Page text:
Powerlifting: Brave gamble by Yap earns world record

Singapore teenager Matthew Yap set a world squat record of 208kg in the men's Under-66kg sub-junior division at the World Classic Powerlifting Championships on Sunday.
Singapore teenager Matthew Yap set a world squat record of 208kg in the men's Under-66kg sub-junior division at the World Classic Powerlifting Championships on Sunday.PHOTO: INTERNATIONAL POWERLIFTING FEDERATION

The decision to forgo one lift in order to avoid cramp helps S'porean stay focused on quest

A bold gamble paid off for Singapore teenager Matthew Yap at the World Classic Powerlifting Championships on Sunday.

He set a new world squat record of 208kg in the men's Under-66kg sub-junior division (14- to 18-year-olds) in Minsk, Belarus. The previous mark was 207.5kg, set by Sweden's Eddie Berglund in Texas last year.

On his first attempt, Yap, 18,experienced a slight cramp on his way to lifting 190kg.

Then, in order to rest and minimise the chances of another vastus medialis oblique cramp, he skipped his second try, thus risking a non-medal finish if he had failed on his third and final effort.

Still, he brushed aside the pressure and remained "quite focused" and "mentally prepared".

He said: "When I unracked the bar, I was praying as hard as I could to not cramp up at all.

"After I racked back the bar (and got the world record), there was a huge relief and I was very emotional. I remember just tearing up and being super thankful.

THE LONG ROAD TO MINSK

After (breaking the world record) I was very emotional. I remember just tearing up and being super thankful.''

MATTHEW YAP, who funded his trip by working 10-hour shifts in a cafe.

"I was thinking of all the obstacles we had to face and overcome. At that moment, nothing could break me."

Yap's road to glory was filled with hurdles. In order to fund his trip to the Eastern European country, he worked 10-hour shifts at a local Korean cafe during his school break for six days a week.

He said: "We had to save up about $5,500, including all my supplements and diets leading up to the competition, and my equipment also."

The first-year media production and design student at Republic Polytechnic also had to juggle the demands of school work and training. He goes to the Elevate Gym for about 15 hours a week.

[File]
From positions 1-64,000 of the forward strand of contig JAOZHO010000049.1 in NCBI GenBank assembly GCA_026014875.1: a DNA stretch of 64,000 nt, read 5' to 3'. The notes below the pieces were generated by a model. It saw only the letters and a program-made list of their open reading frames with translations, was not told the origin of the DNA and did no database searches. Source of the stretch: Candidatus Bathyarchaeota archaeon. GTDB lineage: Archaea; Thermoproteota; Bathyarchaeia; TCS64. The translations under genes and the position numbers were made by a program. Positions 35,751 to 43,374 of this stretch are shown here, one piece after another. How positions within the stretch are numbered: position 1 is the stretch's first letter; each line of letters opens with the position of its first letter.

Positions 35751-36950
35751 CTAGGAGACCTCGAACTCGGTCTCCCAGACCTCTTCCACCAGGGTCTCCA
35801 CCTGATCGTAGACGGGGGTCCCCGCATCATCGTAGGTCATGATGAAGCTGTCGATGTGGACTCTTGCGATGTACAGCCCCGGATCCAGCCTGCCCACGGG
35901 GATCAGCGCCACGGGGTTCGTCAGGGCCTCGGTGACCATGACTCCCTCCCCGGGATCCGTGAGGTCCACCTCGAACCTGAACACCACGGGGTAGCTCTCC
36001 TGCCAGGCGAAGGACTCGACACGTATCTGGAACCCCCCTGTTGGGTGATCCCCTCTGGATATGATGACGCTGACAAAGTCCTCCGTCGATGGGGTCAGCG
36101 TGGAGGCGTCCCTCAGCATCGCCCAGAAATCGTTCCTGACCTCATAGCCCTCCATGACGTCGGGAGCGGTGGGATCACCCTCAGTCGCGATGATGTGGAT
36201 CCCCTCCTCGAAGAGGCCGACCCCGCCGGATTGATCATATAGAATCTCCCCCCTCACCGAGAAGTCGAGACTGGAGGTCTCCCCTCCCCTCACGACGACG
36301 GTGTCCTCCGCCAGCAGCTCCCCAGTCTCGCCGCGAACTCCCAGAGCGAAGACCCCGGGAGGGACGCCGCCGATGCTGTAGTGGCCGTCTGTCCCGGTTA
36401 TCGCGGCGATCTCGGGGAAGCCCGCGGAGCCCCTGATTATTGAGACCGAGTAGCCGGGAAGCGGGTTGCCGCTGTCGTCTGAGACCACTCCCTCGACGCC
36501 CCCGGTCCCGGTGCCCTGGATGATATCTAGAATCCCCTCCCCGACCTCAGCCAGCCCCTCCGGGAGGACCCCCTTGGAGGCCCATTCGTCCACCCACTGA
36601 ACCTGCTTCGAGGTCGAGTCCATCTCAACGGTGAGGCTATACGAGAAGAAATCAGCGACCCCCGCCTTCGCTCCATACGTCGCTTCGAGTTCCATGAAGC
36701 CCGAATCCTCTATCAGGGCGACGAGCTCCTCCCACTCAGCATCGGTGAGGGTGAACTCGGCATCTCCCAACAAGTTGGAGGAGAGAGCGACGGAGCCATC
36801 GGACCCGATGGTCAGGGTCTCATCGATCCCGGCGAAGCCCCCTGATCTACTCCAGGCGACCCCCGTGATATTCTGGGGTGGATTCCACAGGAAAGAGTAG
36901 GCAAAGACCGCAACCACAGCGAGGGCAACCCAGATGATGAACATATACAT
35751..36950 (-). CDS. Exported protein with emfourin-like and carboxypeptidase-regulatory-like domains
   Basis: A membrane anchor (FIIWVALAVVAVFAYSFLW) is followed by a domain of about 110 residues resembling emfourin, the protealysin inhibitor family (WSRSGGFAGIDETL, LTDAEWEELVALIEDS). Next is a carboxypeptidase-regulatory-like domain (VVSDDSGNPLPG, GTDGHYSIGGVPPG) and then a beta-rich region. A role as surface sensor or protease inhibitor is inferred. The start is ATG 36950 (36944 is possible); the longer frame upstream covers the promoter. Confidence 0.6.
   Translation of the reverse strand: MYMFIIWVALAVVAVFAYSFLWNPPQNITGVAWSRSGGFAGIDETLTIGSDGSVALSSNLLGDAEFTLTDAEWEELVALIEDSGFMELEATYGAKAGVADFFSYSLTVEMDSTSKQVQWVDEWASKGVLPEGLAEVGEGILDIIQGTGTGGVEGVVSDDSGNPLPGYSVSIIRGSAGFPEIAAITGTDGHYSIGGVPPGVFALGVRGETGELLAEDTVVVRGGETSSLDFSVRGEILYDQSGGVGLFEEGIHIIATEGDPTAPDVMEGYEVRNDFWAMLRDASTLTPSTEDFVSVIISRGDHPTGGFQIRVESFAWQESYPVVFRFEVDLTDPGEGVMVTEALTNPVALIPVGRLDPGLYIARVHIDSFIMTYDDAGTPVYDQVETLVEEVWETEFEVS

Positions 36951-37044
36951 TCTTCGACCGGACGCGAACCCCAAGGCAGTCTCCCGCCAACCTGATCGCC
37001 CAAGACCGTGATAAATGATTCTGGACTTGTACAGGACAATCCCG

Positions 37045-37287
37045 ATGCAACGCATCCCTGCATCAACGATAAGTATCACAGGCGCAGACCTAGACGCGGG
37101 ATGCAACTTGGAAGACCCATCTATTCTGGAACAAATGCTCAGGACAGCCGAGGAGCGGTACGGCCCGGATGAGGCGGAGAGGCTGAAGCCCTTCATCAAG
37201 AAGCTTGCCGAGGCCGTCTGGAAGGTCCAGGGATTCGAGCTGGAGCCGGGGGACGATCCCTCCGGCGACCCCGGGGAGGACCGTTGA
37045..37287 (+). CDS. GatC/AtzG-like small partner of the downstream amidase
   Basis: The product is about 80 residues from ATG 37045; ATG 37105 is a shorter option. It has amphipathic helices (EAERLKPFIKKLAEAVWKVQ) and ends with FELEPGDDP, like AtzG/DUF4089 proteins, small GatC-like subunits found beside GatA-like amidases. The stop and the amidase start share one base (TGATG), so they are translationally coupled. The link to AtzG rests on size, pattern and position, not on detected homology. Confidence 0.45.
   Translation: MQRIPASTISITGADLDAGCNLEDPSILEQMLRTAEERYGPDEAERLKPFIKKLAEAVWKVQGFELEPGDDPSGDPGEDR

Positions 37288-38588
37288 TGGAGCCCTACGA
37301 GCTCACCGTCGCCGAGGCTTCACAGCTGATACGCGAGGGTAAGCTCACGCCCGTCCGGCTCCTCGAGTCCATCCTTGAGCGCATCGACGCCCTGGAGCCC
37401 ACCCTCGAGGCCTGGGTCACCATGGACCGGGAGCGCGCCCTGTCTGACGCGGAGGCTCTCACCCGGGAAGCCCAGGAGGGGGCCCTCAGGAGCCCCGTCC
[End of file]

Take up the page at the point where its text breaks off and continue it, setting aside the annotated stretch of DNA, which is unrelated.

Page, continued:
Said the Asia/Oceania Powerlifting Championships Under-66kg sub-junior overall champion: "I would end my supplementary classes at around 4pm and I'd head to the gym to train till about 9pm.

"I'd head home at about 10pm and wake up at 5am, so I was very sleep-deprived.

"I was quite drained and I just couldn't focus (in school)."

Then, after reaching the Minsk National Airport with his elder brother Marcus, who is his coach, they were held up at immigration for three hours due to visa issues.

Things worsened when the organisers failed to provide transport as promised, thus forcing them to spend $60 on a taxi from the airport to their hotel.

"All these little things added up," said Yap, who admitted that he had been affected by the problems. "One thing that I learnt is that there will always be obstacles and I just need to learn to stay calm and know how to deal with it."

Clinching the world record saw Yap finish second overall (550.5kg) in the sub-junior category - first in squat, third in bench press (130kg) and sixth in dead lift (212.5kg).

Kazakhstan's Dmitriy Chebanov was the winner with 582.5kg, claiming one gold (bench press) and two silvers (squat and dead lift).

Another Singaporean, Zack Toh, won one silver (bench press) and three bronzes (dead lift, squat and overall) in the Under-59kg masters 1 division, while 17-year-old Kenji Loy clinched third place in the dead lift event of the Under-59kg sub-junior division.

A version of this article appeared in the print edition of The Straits Times on June 20, 2017, with the headline 'Brave gamble by Yap earns world record'. Print Edition | Subscribe